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Ethnobotany for Borikén


Ethnobotany is the interdisciplinary fiend of study that explores the relationships that we human beings have with plants.  Most cultures are based upon the multifaceted exchanges sustained between people and the plants that share -or once shared- their territories.

In reference to post-indigenous societies, the scientific community prefers the term "economic botany". However, BotaniCultura honors the fact that our relationship with the plant world goes far beyond quantifiable economy.

Botanical medicine: a sacred trust from our grandmothers

​ ​​Rooted in profound knowledge about our plants as physical and spiritual medicine,  the botanical tradition of Borikén is our heritage as a people wise in the ways of health and wellbeing. 


The Puerto Rican folkloric tradition of green medicine and home remedies has always served as an integrated system of holistic healing. To give a brief idea of some of its characteristics . . . 

Our tradition:

  • Our tradition is available to people of all socio-economic groups and supports the economy of our homes and communities.

  • It empowers participants by:

  • emphasizing preventive care,

  • targeting our abundant  and accessible resources (neighboring plants) to prevent and cure sickness,

  • putting people in direct contact with diverse local resources.

  • Our tradition is holistic, and treats our people at physical, emotional and spiritual levels.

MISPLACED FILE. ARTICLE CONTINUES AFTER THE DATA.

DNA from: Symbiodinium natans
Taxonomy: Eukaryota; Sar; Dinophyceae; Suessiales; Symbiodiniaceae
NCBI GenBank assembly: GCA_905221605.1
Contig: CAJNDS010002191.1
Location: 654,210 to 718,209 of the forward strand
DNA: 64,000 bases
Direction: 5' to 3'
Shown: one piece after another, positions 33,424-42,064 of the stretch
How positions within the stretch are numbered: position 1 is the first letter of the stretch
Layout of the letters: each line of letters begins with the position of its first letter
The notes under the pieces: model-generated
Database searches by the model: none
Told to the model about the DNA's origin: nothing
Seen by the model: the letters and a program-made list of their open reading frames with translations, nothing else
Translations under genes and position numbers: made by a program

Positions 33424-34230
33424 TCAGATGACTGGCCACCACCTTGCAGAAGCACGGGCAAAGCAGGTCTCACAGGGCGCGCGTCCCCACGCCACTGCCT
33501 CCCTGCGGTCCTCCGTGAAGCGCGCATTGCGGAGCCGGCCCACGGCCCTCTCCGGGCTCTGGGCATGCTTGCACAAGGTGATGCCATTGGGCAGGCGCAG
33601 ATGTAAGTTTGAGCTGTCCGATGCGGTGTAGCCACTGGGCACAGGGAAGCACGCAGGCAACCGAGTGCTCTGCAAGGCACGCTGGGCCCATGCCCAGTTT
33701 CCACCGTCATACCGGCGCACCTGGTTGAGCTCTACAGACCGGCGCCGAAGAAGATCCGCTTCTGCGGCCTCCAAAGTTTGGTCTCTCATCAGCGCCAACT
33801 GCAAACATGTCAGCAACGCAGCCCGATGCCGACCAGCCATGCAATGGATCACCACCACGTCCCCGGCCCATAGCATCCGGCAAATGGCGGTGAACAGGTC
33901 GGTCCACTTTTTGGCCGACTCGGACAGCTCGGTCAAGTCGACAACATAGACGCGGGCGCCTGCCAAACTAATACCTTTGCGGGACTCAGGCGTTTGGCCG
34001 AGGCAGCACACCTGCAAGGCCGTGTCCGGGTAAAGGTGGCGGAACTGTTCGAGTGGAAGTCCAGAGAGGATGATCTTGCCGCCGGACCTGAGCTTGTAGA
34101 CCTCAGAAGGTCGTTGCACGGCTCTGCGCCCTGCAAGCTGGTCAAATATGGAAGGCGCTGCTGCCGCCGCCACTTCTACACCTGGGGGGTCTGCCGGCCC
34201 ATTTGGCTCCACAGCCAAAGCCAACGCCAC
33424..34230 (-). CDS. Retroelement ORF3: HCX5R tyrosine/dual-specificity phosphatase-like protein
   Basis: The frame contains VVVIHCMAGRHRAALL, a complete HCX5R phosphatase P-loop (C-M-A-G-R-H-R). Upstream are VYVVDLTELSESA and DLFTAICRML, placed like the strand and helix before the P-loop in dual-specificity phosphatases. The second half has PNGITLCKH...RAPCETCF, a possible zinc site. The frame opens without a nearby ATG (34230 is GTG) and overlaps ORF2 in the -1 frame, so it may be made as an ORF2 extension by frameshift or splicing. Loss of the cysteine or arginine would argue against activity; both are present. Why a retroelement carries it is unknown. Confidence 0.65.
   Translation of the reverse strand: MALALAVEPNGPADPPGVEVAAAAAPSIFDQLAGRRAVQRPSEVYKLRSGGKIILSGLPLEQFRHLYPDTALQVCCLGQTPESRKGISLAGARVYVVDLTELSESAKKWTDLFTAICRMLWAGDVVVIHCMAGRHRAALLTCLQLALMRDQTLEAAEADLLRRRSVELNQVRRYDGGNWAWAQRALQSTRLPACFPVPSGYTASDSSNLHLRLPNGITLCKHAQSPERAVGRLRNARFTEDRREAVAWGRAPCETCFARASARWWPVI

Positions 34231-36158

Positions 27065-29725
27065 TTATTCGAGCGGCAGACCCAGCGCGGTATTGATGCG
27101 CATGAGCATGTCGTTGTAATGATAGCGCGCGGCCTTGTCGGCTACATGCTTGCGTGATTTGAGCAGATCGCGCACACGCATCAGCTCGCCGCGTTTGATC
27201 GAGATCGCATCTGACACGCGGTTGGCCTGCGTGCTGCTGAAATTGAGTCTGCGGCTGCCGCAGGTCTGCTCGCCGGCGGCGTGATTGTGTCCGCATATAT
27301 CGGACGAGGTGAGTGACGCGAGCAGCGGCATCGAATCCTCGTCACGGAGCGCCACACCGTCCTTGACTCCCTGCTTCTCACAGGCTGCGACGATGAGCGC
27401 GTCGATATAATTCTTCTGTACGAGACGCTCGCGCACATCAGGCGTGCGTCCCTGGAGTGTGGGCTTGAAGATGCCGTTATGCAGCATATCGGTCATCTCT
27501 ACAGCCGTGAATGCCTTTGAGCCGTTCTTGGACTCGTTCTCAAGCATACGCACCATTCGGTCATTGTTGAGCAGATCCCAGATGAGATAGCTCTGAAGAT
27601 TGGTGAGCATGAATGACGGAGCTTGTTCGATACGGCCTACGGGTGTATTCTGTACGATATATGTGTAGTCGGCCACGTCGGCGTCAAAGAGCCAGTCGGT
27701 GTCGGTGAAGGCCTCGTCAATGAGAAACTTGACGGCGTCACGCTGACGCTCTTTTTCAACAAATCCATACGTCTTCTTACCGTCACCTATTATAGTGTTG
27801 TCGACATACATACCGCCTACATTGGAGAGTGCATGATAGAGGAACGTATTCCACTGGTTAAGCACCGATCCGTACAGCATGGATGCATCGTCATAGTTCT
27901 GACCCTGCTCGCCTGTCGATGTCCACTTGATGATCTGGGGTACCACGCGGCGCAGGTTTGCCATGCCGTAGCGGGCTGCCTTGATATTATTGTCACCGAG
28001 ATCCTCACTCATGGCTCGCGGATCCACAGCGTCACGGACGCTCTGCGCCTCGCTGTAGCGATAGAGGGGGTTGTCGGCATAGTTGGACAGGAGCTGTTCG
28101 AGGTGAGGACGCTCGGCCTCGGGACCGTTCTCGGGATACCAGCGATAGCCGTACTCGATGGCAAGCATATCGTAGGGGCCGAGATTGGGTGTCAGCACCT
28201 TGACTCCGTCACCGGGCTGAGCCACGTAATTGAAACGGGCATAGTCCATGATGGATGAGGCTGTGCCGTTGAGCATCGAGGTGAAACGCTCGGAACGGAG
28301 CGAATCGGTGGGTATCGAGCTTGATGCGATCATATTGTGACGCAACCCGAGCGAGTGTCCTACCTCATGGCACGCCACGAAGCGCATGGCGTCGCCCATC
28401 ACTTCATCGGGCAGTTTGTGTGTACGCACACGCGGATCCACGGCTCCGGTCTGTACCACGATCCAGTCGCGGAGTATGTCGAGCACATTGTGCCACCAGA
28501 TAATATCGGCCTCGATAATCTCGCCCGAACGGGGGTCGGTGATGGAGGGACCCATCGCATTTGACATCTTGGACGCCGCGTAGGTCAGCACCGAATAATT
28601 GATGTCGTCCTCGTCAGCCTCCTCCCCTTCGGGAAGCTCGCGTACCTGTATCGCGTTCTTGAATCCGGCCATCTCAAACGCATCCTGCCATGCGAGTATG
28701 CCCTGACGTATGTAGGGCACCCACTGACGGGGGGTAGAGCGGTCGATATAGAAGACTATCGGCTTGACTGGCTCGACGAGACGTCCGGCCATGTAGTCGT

• It transmits empirical scientific findings proven over the centuries.

  • It engenders cultural and historical knowledge by strengthening communication and bonds between community members across the generations.

  • It promotes ecological knowledge and wisdom, supporting plant conservation and biodiversity.

In spite of these great benefits, during the years of exodus from our countryside into urban environments (especially during the 1950s, 60s and 70s) many boricuas (Puerto Ricans) adopted and internalized the message that our ancestral medicine was only practiced out of ignorance or poverty.  The people learned to perceive this tradition as inferior, something that only had a place among those who could not aspire to the care of doctors and pharmaceutical preparations. 


Barbara Rodríguez of Orocovis relates: They told us that the bottle was better than our breasts.  They ridiculed and threatened our midwives.  Our folk healers were “backward,” “illiterate spiritists,” “ignorant farmers.”  People started denying their botanical knowledge because they feared being called superstitious or stupid.  Attitudes like these were supported by economic structures that promoted the unfettered adoption of imported products.  As a result, instead of being a source of national pride, our age-old practices of holistic healing, human exchange and ecological wisdom were ridiculed and rejected.  Today, the survival of our tradition of botanical medicine depends on us!

Through lively conferences, participative workshops, plant identification walks, exchanges of traditional knowledge (encuentros de saberes), publications and other offerings, BotaniCultura works to reestablish, practice and teach the knowledge, skills and attitudes associated with a tradition that has always represented our people’s physical health and spiritual well being.

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